“The Most Powerful Portal in Zion” - Kursi

The Spiritual Site that Became an Intersection of Ley-lines and Multicultural Discourses


  • Marianna Ruah-Midbar Shapiro Zefat Academic College
  • Adi Sasson Tel-Aviv University




Israel, sacred places, Judeo-Christian tradition, Syncretism, Holy Land


Kursi is an Israeli site that has recently been increasingly appropriated by various alternative-spiritual groups, especially contemporary Pagan and neoshamanic ones. Located on the Sea of Galilee’s northeastern shore, it lies in an array of archeological-historic sites relating to Jewish-rabbinical, Christian, and, to some extent, Pagan history. The Israel Nature and Parks Authority regulates the site (rather than a religious institution) and is interested in intensifying its mystical aura, and thus amplifying its spiritual appropriation. The various discourses surrounding Kursi (of archeologists, Christian pilgrims, etc.) are eclectic, and adopt from one another to varying degrees. Nevertheless, it seems the contemporary Neo-Pagan/Neo-ShamanPagan/neoshamanic discourse is most comfortable with adopting and reinterpreting elements from other discourses. Practitioners fearlessly and creatively meld all contents together. Their invention of a tradition combines Israeli, Jewish, Christian, Pagan, and New Age symbols with scientific findings, pseudo-scientific theories, and establishment-related discourses, thus weaving them into a new synthetic-syncretistic mythology via ritualistic work.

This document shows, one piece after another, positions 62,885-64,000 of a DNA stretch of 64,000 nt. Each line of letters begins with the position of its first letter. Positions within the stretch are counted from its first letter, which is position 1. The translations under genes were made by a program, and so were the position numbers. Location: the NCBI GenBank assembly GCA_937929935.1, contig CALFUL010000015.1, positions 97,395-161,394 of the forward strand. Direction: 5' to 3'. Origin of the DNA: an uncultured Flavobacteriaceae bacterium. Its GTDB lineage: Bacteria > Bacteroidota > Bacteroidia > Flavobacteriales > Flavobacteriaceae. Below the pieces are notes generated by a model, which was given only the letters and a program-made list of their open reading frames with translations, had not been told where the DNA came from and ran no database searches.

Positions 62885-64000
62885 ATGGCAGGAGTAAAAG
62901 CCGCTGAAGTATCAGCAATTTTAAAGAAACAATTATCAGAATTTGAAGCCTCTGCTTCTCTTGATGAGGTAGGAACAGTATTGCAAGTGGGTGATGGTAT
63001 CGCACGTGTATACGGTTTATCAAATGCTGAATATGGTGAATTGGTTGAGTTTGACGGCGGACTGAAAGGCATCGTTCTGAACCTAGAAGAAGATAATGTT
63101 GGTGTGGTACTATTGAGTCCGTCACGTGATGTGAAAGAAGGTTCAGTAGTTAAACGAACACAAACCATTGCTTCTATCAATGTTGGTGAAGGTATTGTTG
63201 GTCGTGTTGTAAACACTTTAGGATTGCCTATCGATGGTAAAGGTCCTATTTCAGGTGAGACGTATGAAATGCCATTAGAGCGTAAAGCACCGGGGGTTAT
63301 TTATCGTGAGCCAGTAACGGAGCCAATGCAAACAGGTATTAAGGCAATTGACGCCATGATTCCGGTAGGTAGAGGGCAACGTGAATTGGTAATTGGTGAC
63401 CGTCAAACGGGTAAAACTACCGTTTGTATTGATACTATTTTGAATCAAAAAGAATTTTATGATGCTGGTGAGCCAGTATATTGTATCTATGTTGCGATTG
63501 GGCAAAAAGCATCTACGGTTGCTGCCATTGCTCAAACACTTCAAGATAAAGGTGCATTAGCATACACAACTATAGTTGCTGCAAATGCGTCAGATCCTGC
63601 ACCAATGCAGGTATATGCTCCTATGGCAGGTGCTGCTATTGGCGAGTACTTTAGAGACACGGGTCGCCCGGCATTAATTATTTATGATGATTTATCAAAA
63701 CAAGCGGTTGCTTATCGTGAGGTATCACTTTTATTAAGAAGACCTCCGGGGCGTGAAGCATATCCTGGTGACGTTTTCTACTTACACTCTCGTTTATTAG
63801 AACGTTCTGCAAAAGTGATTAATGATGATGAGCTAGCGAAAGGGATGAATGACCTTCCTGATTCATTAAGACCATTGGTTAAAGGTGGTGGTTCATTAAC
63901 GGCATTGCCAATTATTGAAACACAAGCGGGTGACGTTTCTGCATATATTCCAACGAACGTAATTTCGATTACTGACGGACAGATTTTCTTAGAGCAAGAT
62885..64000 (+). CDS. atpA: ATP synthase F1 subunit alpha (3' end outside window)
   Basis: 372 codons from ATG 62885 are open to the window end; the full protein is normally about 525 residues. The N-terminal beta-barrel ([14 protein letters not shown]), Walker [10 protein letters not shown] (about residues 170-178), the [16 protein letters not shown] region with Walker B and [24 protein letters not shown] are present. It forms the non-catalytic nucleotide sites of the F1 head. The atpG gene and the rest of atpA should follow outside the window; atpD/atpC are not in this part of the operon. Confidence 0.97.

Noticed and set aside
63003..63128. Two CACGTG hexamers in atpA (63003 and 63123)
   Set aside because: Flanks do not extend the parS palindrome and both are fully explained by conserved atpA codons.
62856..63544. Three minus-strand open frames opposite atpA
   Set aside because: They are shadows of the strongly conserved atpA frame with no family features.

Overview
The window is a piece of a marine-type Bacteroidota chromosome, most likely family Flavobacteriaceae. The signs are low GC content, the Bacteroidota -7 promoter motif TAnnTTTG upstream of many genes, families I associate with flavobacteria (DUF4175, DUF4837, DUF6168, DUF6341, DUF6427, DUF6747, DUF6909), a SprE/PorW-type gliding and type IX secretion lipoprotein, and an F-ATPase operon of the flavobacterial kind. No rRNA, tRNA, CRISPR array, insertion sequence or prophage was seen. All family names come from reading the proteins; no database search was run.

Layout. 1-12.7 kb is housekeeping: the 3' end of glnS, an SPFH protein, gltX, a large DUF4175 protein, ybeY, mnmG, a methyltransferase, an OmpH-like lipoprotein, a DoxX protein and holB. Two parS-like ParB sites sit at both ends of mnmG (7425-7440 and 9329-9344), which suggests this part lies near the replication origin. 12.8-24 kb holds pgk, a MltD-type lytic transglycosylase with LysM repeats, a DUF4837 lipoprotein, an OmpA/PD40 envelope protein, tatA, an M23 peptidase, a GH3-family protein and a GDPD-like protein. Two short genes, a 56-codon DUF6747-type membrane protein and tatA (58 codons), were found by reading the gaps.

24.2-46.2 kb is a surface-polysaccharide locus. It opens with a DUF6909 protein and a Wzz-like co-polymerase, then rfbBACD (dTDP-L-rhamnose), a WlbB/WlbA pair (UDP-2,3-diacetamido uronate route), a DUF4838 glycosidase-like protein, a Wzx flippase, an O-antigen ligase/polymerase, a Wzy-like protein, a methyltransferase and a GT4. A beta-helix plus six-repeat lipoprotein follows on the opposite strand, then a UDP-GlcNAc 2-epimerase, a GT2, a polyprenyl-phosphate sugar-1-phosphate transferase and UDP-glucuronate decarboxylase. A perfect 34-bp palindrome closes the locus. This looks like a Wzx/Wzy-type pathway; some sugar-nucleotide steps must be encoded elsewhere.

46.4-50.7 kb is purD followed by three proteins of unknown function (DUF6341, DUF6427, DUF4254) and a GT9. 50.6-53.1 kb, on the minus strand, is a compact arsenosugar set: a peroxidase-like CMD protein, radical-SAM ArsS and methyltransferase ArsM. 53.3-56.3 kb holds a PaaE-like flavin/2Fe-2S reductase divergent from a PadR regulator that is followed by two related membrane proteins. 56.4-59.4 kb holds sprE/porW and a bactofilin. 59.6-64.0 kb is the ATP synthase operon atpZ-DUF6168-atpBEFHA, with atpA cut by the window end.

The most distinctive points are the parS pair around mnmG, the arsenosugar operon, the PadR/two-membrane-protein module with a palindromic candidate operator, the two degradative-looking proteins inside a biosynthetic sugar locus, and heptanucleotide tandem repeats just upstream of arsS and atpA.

Author Biographies

Marianna Ruah-Midbar Shapiro, Zefat Academic College

Marianna Ruah-Midbar Shapiro is the founder and head of the department for Mysticism and Spirituality, and a senior lecturer at Zefat Academic College

Adi Sasson, Tel-Aviv University

Adi Sasson is a tour guide of Christian pilgrims in Israel. She has an MA in gender studies from Tel Aviv University.


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How to Cite

Ruah-Midbar Shapiro, M., & Sasson, A. (2019). “The Most Powerful Portal in Zion” - Kursi: The Spiritual Site that Became an Intersection of Ley-lines and Multicultural Discourses. Pomegranate, 21(1), 100–127. https://doi.org/10.1558/pome.36576